So what word do I use to describe the people who sign up for my memoir-writing classes? That’s easy. I just call them writers.

Mim’s on the cover of Sports Illustrated!

Mim's in there somewhere. Click on the link to go to a larger version at SI.

Mim’s in there somewhere. Click on the link to go to a larger version at SI.

My friend Mim Nelson has been on Fresh Air with Terry Gross, she’s been quoted more than once in the New York Times, and she’s been a guest on Oprah. And now, she’s on the cover of Sports Illustrated, too. Continue reading ‘Mim’s on the cover of Sports Illustrated!’

Dad can’t see me

If you’re one of the millions of Americans who’ve been watching hockey, curling and skiing on NBC the past couple of weeks, no doubt you’ve also seen a commercial for a new TV comedy about a father who is blind – a Deadline Hollywood article says 300 promotional spots for the new show will air before the Winter Olympics closing ceremonies this Sunday night.

“Growing up Fisher” has very talented people like Jason Bateman (executive producer) and David Schwimmer (director) behind it, and J.K. Simmons, a fine actor, plays the dad who is blind. It could be good, but if those commercials are any indication, I worry.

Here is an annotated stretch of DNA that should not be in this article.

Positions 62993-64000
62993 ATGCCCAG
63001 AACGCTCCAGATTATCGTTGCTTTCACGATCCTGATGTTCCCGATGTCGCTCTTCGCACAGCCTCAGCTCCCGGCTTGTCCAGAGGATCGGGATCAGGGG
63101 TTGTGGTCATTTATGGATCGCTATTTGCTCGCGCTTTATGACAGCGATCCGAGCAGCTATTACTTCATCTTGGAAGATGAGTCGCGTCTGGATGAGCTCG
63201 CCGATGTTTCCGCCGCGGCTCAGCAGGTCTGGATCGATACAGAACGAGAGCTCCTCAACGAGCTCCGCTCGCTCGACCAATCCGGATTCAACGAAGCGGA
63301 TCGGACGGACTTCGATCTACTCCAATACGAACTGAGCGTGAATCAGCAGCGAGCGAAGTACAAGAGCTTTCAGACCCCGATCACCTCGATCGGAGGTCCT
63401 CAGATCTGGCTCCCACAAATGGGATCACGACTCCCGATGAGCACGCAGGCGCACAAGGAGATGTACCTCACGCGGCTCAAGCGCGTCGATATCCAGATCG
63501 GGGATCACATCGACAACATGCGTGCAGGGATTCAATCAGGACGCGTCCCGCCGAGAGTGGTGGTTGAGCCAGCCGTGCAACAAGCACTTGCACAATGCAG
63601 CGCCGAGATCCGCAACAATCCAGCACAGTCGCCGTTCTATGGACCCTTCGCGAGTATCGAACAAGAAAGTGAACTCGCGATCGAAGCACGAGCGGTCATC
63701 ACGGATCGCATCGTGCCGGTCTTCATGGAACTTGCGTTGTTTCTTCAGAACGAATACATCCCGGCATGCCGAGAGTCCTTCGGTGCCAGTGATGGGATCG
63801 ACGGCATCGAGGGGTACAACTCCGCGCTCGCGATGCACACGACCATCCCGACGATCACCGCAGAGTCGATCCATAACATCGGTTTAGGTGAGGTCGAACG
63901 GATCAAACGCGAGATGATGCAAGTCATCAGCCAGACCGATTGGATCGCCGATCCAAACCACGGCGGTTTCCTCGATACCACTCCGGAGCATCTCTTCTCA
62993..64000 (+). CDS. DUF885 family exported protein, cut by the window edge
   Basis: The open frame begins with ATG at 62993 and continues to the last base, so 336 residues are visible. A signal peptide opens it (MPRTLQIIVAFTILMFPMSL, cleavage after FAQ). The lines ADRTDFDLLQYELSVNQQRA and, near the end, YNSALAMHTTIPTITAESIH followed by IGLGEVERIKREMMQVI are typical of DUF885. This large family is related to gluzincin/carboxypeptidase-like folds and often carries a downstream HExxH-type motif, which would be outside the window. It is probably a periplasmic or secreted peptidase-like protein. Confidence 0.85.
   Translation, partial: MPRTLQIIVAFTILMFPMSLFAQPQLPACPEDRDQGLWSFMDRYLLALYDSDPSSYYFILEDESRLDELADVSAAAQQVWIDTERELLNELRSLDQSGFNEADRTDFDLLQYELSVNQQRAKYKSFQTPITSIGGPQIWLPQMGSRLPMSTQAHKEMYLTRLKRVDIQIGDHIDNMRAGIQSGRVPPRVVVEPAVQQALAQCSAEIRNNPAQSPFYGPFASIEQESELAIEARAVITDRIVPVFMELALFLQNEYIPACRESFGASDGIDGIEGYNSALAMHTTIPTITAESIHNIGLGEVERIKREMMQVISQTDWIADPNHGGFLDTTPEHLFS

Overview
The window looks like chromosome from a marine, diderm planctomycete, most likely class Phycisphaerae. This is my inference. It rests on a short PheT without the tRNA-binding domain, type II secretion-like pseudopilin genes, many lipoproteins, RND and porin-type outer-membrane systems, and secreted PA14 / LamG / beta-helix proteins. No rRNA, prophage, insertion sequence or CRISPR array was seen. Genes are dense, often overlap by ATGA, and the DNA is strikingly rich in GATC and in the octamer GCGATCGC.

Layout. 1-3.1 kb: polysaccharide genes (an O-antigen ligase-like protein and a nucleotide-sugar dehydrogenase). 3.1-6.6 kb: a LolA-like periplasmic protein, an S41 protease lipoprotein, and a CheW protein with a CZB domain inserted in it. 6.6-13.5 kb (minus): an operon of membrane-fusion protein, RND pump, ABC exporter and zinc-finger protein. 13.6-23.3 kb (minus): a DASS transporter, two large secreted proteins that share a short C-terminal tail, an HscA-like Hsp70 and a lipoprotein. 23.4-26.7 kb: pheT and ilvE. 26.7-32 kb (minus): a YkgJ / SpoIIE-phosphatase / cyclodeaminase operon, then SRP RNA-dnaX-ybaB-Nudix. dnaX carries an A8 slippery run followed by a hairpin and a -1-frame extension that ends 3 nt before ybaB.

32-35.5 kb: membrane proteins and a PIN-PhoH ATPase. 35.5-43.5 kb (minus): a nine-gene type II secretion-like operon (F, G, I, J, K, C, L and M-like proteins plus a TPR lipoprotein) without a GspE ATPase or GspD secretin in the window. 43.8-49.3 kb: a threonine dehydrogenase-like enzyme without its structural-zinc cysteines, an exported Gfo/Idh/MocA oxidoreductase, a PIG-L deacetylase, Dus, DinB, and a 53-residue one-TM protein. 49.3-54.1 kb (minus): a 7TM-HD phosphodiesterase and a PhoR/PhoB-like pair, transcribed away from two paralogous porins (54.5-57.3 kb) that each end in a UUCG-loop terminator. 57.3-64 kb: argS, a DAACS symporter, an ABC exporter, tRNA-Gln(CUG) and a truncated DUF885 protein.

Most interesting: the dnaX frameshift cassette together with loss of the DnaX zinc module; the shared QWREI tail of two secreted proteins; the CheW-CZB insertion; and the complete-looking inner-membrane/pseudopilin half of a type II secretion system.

That’s Bob Ringwald at the piano.

I’ve run across plenty of people raised by dads who are blind, and they have interesting stories to tell. Let’s start with
Molly Ringwald.. You know, the one in all those John Hughes movies in the 1980s? Her father is blind. My brother Doug is a professional jazz trombonist, and he introduced me to Molly’s father Bob Ringwald, a talented professional jazz pianist, years ago. Molly has written a few novels, and she was asked about her dad during an NPR interview about her books. She told Scott Simon that as a child she enjoyed sitting with him during movies and plays to describe the action. “I actually think that that informed my writing,” she said. “That’s something that I’ve done for so long, that it’s made me, perhaps, observe things in a different way.”